And what about the interior?
The Qashqai is a revelation if all you're used to is previous generation Nissan. Time certainly has moved on, and fortunately so too has the Qashqai, with a fit and finish and overall quality now befitting its place as the consummate Crossover.
There is a good mix of materials inside which all feel premium to the touch, certainly in this price bracket, and while there are still cheaper plastics around if you look hard enough, they are few and far between and never dominate or detract from the overall feeling of quality.
There's plenty of space too. The second row easily accommodates two adults comfortably and is able to seat a third in the middle for shorter journeys. Bulky child car chairs are swallowed up easily as are prams and shopping in the 430-litre boot. Fold down the second row seatbacks and you have 1 585-litres of loading space.
Apart from the ascetically pleasing 17-inch alloy wheels which take the place of 16-inch steel items on bog-standard Qashqai's Acenta spec models gets you automatic lights and wipers, front fog lights, electric folding door mirrors, a leather steering wheel and gear lever. Graphite cloth trim with leather as an option, an electric anti-dazzle rear view mirror, six speakers, dual-zone climate control, driver and passenger seatback pockets, and an extra two cup holders round off quite a stacked standard specification list.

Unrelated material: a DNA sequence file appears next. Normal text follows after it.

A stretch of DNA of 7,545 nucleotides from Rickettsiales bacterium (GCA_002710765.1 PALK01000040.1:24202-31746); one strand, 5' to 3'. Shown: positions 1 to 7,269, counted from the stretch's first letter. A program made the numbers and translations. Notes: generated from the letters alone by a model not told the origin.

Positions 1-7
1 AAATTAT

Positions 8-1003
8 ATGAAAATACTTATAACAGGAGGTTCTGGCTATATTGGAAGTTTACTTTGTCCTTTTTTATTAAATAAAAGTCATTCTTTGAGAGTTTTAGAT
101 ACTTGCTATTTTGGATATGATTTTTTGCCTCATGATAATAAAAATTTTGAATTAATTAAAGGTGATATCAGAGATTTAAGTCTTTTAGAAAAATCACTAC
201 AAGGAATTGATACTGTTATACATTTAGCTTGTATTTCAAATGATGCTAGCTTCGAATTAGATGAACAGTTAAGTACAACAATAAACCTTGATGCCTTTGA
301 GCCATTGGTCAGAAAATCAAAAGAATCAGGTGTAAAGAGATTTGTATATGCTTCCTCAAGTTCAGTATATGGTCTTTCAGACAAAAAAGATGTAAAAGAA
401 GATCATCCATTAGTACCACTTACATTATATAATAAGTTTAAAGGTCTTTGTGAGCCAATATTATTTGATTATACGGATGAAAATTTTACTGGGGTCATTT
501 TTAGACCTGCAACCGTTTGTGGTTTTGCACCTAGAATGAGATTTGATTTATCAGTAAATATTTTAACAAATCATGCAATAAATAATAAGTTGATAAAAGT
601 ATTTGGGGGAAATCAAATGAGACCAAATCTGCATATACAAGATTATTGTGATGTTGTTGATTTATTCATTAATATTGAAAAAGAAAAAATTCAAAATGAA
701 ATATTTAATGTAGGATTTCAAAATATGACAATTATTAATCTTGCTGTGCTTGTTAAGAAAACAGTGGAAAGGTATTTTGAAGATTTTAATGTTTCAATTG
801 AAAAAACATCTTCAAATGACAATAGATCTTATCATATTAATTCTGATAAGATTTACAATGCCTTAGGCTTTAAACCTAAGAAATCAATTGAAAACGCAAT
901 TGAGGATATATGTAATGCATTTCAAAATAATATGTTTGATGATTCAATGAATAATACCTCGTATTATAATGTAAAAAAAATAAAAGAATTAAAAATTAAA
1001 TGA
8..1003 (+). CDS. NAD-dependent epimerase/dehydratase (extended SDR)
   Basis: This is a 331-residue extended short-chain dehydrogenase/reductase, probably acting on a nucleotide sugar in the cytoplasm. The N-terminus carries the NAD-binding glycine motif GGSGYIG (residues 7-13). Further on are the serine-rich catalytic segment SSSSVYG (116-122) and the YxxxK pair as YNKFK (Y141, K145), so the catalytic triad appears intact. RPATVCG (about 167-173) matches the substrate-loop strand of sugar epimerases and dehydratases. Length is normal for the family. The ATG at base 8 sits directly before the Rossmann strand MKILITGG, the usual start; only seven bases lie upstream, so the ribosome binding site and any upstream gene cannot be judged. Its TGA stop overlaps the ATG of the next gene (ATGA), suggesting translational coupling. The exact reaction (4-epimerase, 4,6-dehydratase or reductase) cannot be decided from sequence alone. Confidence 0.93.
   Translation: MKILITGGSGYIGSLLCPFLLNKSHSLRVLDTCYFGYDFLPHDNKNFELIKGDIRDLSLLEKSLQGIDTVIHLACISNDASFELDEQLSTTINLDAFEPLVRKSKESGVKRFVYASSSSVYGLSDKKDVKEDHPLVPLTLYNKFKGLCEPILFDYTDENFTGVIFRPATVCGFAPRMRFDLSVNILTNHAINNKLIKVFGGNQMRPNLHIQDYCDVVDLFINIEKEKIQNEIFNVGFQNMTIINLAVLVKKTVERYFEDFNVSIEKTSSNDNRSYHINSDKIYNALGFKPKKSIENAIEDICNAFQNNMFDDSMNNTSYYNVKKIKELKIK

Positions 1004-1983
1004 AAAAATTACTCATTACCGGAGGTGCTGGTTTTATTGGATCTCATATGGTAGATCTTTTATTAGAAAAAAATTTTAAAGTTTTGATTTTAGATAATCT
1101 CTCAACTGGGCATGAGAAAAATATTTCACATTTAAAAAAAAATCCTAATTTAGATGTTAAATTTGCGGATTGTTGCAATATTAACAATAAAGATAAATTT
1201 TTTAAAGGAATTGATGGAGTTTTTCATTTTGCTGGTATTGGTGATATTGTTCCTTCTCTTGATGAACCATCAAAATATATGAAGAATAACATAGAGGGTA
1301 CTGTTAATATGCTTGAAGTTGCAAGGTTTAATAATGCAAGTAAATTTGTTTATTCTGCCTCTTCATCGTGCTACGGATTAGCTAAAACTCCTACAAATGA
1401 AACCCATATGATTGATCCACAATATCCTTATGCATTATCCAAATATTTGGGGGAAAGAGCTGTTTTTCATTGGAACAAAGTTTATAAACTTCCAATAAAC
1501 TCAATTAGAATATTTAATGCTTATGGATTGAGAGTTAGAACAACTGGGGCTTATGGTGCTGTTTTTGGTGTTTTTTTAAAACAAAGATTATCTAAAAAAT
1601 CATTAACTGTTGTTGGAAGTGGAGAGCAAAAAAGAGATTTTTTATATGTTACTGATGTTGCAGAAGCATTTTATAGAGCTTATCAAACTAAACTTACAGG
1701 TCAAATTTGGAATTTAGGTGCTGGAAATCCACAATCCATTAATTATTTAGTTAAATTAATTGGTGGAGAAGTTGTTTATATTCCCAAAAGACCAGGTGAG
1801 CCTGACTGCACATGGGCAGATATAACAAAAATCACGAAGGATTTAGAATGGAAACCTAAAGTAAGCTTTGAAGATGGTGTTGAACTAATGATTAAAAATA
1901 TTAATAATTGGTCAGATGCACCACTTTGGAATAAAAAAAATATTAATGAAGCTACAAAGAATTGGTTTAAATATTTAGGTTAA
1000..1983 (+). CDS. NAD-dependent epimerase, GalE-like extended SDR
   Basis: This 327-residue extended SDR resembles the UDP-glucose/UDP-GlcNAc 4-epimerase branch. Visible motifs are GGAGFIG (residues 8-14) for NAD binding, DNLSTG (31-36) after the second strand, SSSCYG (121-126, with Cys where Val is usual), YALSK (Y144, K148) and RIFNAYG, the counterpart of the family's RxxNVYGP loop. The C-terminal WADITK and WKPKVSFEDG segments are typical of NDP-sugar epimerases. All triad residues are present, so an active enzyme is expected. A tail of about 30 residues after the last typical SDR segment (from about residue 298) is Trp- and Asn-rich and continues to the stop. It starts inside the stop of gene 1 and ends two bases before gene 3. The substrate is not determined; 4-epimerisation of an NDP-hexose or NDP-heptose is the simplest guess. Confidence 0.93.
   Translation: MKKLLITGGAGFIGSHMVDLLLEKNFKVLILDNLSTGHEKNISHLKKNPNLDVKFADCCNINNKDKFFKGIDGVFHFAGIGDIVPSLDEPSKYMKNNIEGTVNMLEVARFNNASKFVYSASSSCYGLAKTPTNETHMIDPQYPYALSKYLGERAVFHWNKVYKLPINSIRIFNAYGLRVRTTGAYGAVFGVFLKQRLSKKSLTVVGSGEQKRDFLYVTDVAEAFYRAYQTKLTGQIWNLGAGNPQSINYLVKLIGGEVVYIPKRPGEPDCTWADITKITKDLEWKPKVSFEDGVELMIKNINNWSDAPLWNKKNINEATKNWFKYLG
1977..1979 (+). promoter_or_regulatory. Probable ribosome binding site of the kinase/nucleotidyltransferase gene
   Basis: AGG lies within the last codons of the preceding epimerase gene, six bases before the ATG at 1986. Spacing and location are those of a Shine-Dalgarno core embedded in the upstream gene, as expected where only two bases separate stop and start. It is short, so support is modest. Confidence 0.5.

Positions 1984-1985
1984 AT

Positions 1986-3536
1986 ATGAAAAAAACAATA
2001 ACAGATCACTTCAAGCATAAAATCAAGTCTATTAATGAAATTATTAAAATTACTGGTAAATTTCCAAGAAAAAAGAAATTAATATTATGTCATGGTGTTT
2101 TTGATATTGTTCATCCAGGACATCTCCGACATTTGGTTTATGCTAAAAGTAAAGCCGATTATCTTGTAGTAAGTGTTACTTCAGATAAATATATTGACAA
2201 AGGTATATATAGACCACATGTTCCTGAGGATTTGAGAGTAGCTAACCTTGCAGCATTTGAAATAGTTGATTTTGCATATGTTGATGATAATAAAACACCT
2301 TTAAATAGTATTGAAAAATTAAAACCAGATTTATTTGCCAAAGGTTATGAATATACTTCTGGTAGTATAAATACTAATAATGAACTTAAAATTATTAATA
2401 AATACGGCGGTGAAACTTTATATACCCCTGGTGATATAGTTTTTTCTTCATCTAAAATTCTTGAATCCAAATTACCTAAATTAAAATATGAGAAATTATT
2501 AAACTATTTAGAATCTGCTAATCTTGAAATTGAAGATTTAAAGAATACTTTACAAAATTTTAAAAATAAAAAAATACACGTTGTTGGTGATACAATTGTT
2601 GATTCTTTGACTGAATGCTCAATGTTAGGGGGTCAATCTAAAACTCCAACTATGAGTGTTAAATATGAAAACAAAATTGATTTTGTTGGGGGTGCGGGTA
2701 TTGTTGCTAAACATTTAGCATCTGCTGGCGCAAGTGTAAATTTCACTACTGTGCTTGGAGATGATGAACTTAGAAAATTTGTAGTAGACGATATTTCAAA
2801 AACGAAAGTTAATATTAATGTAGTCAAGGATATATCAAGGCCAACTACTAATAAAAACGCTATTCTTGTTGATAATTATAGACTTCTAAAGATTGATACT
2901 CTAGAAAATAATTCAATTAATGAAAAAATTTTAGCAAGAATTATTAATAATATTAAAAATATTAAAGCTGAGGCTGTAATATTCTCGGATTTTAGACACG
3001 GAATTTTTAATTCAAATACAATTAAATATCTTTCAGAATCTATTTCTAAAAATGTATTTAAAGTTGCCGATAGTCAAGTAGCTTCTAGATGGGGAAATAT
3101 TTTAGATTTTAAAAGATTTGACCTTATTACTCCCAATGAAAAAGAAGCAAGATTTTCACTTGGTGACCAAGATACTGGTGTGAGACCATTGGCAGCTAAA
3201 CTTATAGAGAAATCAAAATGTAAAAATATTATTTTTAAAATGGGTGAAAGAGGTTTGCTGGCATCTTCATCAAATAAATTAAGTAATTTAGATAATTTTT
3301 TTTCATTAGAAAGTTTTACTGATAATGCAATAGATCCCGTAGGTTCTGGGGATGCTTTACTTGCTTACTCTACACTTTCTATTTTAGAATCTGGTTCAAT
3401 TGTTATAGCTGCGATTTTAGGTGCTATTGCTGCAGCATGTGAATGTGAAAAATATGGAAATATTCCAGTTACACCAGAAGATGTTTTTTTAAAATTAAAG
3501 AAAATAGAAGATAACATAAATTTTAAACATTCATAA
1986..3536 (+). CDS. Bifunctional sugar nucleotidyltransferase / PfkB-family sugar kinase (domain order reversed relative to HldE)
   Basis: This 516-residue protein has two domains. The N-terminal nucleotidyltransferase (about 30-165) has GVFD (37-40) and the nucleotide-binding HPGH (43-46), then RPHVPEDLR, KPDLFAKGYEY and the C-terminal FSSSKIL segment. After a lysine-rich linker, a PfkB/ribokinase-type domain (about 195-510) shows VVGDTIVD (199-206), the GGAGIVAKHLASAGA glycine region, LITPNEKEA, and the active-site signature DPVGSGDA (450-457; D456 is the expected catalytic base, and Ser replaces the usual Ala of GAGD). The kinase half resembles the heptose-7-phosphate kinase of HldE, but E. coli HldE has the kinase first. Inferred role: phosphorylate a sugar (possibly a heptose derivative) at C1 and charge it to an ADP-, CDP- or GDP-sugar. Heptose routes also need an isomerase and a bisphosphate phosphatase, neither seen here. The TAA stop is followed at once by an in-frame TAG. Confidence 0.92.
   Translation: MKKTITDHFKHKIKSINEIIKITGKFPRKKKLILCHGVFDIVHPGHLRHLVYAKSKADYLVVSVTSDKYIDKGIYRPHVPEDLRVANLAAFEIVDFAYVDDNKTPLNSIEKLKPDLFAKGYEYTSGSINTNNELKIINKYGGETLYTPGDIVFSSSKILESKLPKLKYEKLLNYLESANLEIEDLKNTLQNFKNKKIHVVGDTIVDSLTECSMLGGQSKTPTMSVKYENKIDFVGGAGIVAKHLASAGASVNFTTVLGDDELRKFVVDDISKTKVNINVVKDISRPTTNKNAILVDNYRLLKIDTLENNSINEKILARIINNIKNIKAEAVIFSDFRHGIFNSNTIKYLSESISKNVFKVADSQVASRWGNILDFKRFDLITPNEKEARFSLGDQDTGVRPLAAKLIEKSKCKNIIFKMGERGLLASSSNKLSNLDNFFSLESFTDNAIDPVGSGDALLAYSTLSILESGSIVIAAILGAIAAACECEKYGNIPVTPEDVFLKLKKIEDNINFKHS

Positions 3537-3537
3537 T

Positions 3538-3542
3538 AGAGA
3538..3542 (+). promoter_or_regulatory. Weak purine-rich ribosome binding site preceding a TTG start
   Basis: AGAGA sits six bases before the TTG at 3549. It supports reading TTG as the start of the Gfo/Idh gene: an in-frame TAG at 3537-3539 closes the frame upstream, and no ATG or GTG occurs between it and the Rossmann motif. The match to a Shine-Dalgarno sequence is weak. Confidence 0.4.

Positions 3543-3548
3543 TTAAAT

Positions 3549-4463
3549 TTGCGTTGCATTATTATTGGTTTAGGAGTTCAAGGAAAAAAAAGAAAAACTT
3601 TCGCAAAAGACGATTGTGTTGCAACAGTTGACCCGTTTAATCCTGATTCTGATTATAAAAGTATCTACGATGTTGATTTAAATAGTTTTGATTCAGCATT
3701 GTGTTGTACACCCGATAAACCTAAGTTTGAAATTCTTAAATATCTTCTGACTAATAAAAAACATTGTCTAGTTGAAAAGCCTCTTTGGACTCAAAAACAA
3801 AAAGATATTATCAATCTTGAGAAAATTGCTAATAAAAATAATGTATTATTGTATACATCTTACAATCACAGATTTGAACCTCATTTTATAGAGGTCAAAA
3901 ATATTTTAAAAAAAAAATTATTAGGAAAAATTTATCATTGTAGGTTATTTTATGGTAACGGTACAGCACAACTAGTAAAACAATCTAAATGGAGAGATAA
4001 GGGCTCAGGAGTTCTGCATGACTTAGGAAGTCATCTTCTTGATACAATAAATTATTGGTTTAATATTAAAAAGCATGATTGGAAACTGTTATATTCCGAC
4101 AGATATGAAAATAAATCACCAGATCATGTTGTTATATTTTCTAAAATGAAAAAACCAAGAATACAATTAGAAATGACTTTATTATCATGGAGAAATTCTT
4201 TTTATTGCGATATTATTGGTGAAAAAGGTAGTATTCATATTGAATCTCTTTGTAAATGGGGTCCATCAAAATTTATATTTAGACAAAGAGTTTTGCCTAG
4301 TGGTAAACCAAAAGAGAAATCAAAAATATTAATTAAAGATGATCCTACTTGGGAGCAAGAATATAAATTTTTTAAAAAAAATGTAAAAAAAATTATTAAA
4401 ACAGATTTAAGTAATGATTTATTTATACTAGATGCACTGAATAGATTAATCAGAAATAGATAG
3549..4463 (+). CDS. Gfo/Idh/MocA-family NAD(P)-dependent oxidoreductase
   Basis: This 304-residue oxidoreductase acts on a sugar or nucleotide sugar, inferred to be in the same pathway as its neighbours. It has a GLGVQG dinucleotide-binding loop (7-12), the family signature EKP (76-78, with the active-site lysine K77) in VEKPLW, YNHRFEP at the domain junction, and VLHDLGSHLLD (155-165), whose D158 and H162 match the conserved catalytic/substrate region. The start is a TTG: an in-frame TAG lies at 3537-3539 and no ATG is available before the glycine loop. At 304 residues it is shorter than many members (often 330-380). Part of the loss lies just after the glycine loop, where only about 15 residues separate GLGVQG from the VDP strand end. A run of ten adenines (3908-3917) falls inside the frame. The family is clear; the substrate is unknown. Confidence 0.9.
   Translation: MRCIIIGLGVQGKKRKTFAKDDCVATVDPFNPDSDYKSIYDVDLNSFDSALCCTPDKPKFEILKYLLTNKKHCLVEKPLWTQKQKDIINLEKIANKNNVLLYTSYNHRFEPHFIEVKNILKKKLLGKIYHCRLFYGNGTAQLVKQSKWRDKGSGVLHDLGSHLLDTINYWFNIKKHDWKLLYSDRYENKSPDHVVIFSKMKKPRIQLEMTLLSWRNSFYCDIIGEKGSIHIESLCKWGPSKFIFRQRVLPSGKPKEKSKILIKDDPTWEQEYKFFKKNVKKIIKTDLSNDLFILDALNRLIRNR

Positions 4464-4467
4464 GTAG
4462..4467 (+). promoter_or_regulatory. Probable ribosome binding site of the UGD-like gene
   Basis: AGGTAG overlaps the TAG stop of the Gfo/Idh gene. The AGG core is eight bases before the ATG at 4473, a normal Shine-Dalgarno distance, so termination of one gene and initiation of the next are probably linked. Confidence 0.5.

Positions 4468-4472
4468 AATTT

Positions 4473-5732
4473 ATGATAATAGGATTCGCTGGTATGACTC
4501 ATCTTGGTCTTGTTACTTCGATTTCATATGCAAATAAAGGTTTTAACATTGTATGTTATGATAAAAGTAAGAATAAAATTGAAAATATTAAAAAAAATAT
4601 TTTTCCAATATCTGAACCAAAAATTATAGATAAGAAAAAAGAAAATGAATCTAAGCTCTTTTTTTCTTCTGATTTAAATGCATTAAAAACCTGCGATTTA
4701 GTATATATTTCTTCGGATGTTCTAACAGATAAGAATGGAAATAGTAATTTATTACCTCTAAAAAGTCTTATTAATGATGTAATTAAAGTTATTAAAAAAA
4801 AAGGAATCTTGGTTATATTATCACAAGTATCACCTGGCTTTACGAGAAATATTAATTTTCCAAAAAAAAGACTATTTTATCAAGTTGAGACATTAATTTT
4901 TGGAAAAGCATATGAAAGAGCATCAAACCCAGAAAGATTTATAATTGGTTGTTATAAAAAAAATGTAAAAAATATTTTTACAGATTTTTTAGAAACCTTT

Giving you further customising ability is the option of either a Design Pack or Tecno Pack, or a combination of both. Design Pack consists of silver roof rails, privacy glass and 19-inch V-design alloy wheels while the Techno Pack includes Around View Monitor, heated door mirrors and the new NissanConnect system.
Okay, let's wrap this up
As far as sequels go, the new Qashqai has managed to take what was a very successful first-go and make it that much better in every regard, cementing its reputation as all the Crossover you'll ever need.
With stunning looks, great dynamics on the road, plenty of interior space without suffering from the awkward bulk of larger SUVs, and with a starting price of R287 500.00, I'd go so far as to say that it kind of makes the X-Trail redundant.
|1.2T Acenta Xtronic||R327,700.00|
|1.2T Acenta Xtronic with TECHNO Pack||R344,500.00|
|1.6T Acenta ||R357,700.00|
|1.6T Acenta TECHNO Pack||R374,500.00|
|1.6T Acenta 6MT with TECHNO Pack and Leather||R385,500.00|